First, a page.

LOL I never saw Bill and Ted's Bogus Journey, but I remember now. I thought she looked like Sinead O'Conner and wondered if that might not be deliberate, but then remembered Gibson's dad hates the Pope, too.

I don't know much about Aramaic. Before watching the flick, I actually went through my peshitta bible and transliterated the lines used in the movie, somehow taking for granted that they might not use a modern ecclesiastical dialect (though they did with Latn). Anyway, all the actors sounded like actors reading a foreign language so I'm glad there was a positive nuance to miss.

I might've enjoyed the violence more (that sounds odd) had I not been constantly reminded of Lethal Weapon or Braveheart.

All right, but apart from the sanitation, medicine, education, wine, public order, irrigation, roads, the fresh water system and public health, what have the Romans ever done for us?
The Aramaic is the one things I'd really want to watch this film for (that and I'm a sucker for general Roman history).

However, I can't get it out of my head that Jesus was one person - one being - no matter your theological position. And to that I keep thinking of Sparticus and the thousands of his followers crucified all the way to Rome. I think even showing that number being crucified in close camera shots would be too much even for Mel Gibson. If I ever watch the pasion, I think it'll be my perception of Sparticus and his crucified following I'll come out with greatest respect for.
Mus Zibii said:
All right, but apart from the sanitation, medicine, education, wine, public order, irrigation, roads, the fresh water system and public health, what have the Romans ever done for us?
one word for you:

Back to "Life of Brian" I see - how did I miss that? :)
i presume i've already mentioned the Talmudic discussion of "what have the romans ever done for us?" - i've been trying to find out from terry jones for years now if he's aware of it...


bananabrain said:
i presume i've already mentioned the Talmudic discussion of "what have the romans ever done for us?" - i've been trying to find out from terry jones for years now if he's aware of it...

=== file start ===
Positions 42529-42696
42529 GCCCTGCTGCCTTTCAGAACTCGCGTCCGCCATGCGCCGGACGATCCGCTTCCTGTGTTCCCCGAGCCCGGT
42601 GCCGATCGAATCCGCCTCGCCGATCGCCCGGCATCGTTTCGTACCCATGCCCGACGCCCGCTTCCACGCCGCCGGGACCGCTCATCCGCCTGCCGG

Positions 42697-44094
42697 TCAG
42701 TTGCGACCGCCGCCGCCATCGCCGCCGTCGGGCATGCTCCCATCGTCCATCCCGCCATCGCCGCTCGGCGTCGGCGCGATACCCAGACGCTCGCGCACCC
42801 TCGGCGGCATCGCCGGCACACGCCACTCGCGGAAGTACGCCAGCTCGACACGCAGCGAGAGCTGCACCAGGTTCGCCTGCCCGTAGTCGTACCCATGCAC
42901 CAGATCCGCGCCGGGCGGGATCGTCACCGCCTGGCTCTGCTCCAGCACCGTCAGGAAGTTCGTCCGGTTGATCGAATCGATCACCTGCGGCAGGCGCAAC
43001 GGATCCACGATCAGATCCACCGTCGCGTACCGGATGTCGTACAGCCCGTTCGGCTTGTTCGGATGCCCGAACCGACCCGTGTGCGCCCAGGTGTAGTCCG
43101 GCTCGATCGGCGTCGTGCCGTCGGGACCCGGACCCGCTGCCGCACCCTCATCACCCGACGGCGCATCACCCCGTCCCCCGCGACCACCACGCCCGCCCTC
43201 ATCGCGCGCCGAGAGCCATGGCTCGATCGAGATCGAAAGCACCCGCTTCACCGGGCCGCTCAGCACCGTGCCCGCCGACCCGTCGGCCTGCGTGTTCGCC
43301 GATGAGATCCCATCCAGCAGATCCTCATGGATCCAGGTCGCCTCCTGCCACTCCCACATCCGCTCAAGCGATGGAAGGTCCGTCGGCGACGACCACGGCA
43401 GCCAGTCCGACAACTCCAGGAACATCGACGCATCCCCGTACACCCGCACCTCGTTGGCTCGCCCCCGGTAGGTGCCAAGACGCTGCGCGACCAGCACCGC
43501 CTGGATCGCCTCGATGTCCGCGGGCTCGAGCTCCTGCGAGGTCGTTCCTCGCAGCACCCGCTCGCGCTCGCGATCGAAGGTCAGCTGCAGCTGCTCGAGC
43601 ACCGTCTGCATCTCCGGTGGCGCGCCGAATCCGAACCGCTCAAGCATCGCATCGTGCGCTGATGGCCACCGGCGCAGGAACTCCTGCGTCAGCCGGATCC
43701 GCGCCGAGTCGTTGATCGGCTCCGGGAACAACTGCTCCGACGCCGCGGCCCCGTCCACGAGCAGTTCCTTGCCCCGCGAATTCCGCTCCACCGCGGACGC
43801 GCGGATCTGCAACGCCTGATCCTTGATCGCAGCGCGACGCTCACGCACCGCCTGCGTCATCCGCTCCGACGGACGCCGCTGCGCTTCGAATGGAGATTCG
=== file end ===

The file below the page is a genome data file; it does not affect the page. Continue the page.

I don't remember seeing that - sounds like a good idea for a new thread. :)
I don't remember seeing that around here, either. Ditto.

I watched the Passion DVD today. Clean, illuminated, formatted screening did nothing for it. I had missed the worm crawling in the nose of the devil, the rock n roll-esque soundtrack (and I thought Peter Gabriel's score for Last Temptation was bad) and the glued-on beards--and I hadn't noticed how phoney the Madonna's old lady make-up was. I must've downloaded a rough cut or something.

Still, as far as Jesus movies go, I can definitely say this one's the most recent. Its no worse than the others and not really better. I still say Paolo Pasonili did the best one yet.
Re: The 'Passion' reconsidered ala South Park

I have not seen the "Passion" for many reasons, but mainly because I am squeemish. I think Mel was a marketing genius for going to the big Evangelical churches and flogging "the Passion" to them. A lot of those big ministries try and make films. TBN has made some really terrible stuff and so has John Hagee ministries. (It really sounds like I am a religion junkie). I also think it's funny because the Protestant Evangelical Churches have always been so anti Roman Catholic and Mels a Pre Vatican II ultra supper mega Catholic. However, I did see the "South Park" bit on "The Passion" and that is really ultra supper mega funny:D .
Mus Zibii said:
No hate crimes were committed despite Mel Gibson's open doctrine of Holocaust Revisionism.
Um, I think it's Gibson's father who is the Holocaust revisionist, not Gibson himself. In the interviews with him I saw and read around the opening of the film a few months back, Gibson would not openly criticize his father's views, but it seemed that he was doing this out of respect for the fact that it is his father, and not necessarily because he agrees with his father. After all, some believe that one should not criticize one's parents publicly even when one disagrees with them. But I do believe that Gibson has also emphasized that those views are his father's and not his own.

I'm not trying to defend those views or Gibson in general, and I haven't seen "The Passion", nor do I have any immediate plans to do so. It's just that I don't remember his statements on the subject of Holocaust revisionism in the same way you do.